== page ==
Vehicle-to-vehicle communication promises to prevent thousands of collisions and injuries annually, DOT and NHTSA believe. (Image downloaded from NHTSA August 2014 report)

Microsoft Unveils Connected Vehicle Platform

Renault-Nissan is the first auto manufacturer to commit to the platform to build connected cars.

Microsoft announced its Connected Vehicle Platform at the Consumer Electronics Show in Las Vegas, with Peggy Johnson, the company's executive vice president for Business Development, explaining in a blog post that the platform is a set of services built on the Microsoft Azure cloud and is "designed to empower auto manufacturers to create custom connected driving experiences." It is not an in-car operating system, she wrote, but a "living, agile platform that starts with the cloud as the foundation and aims to address five core scenarios that our partners have told us are key priorities: predictive maintenance, improved in-car productivity, advanced navigation, customer insights and help building autonomous driving capabilities."

Renault-Nissan is the first auto manufacturer to commit to the platform to build connected cars.

Johnson explained that traditional automakers face disruption from connected, autonomous, shared, and electric cars. "The infrastructure and scale required to build a connected car is incredibly complicated, expensive and resource intensive. At its core, it's a software challenge, and a chief obstacle for these brands is integrating the complex cloud technology required to deliver next-generation driving experiences," she wrote, adding that "Microsoft's cloud will do the heavy lifting by ingesting huge volumes of sensor and usage data from connected vehicles, and then helping automakers apply that data in powerful ways."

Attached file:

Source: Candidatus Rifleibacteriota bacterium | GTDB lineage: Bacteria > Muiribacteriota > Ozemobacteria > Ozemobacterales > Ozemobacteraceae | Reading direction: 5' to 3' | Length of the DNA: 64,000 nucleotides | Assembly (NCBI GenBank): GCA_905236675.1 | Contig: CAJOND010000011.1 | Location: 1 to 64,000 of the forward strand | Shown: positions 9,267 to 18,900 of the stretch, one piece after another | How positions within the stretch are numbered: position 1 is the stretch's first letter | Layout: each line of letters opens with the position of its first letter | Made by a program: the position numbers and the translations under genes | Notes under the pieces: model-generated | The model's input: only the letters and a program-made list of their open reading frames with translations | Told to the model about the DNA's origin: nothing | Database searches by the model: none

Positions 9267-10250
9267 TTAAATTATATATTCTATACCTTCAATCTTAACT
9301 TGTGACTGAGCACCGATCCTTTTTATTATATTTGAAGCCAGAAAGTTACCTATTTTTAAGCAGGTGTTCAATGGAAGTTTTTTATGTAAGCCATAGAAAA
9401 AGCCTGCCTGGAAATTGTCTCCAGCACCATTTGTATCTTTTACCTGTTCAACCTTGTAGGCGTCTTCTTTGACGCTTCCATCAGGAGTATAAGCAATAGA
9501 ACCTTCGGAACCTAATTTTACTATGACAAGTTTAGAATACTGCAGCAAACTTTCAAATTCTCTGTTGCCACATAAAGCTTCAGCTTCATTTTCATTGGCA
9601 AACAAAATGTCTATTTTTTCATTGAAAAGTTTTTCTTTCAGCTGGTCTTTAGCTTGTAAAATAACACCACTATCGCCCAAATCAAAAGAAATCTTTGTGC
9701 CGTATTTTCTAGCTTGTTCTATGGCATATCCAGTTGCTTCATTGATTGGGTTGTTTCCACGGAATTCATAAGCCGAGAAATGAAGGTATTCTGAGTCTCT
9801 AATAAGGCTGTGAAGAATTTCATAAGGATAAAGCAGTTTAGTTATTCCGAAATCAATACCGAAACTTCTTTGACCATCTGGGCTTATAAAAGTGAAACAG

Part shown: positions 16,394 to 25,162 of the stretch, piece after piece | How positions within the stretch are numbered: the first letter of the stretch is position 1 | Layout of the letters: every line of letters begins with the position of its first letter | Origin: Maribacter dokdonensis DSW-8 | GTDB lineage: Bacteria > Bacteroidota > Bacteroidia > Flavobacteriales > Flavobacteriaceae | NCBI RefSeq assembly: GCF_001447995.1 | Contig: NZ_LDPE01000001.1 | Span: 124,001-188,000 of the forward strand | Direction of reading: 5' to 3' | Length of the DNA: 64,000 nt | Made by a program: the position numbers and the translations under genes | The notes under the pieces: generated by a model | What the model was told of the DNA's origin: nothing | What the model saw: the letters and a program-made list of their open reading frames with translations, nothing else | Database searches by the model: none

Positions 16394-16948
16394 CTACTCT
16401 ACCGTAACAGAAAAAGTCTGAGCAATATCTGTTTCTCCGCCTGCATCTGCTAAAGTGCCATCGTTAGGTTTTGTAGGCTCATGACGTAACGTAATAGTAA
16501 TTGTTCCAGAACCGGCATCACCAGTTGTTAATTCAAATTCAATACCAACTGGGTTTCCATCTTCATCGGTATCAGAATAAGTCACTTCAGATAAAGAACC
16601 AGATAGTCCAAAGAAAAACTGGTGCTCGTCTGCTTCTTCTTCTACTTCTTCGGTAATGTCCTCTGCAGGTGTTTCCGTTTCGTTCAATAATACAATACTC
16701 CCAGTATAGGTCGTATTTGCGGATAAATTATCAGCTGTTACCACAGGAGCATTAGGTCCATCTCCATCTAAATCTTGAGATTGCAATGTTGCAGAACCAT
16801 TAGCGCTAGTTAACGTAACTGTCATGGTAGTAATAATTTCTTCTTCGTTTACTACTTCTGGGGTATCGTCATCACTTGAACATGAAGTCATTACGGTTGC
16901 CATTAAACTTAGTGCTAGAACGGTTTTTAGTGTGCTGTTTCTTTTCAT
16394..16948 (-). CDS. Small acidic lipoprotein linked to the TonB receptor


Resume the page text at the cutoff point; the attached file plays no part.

A public preview will be available later this year, and a video explaining the new platform is available here. The company intends to partner with automakers and does not plan to build its own connected car, she added.

The U.S. Department of Transportation proposed a rule four weeks ago, on Dec. 13, 2016, that would advance the deployment of connected vehicle technologies across the country. The agency's Notice of Proposed Rulemaking would enable vehicle-to-vehicle (V2V) communication technology, which would allow vehicles to "talk" to each other to avoid crashes. "We are carrying the ball as far as we can to realize the potential of transportation technology to save lives," U.S. Transportation Secretary Anthony Foxx explained. "This long-promised V2V rule is the next step in that progression. Once deployed, V2V will provide 360-degree situational awareness on the road and will help us enhance vehicle safety."

"Advanced vehicle technologies may well prove to be the silver bullet in saving lives on our roadways," said NHTSA Administrator Mark Rosekind. "V2V and automated vehicle technologies each hold great potential to make our roads safer and, when combined, their potential is untold."

The rule would require automakers to include V2V technologies in all new light-duty vehicles that would allow them to speak the same language through standardized messaging. NHTSA estimates these applications could eliminate or mitigate the harm caused by up to 80 percent of non-impaired crashes.

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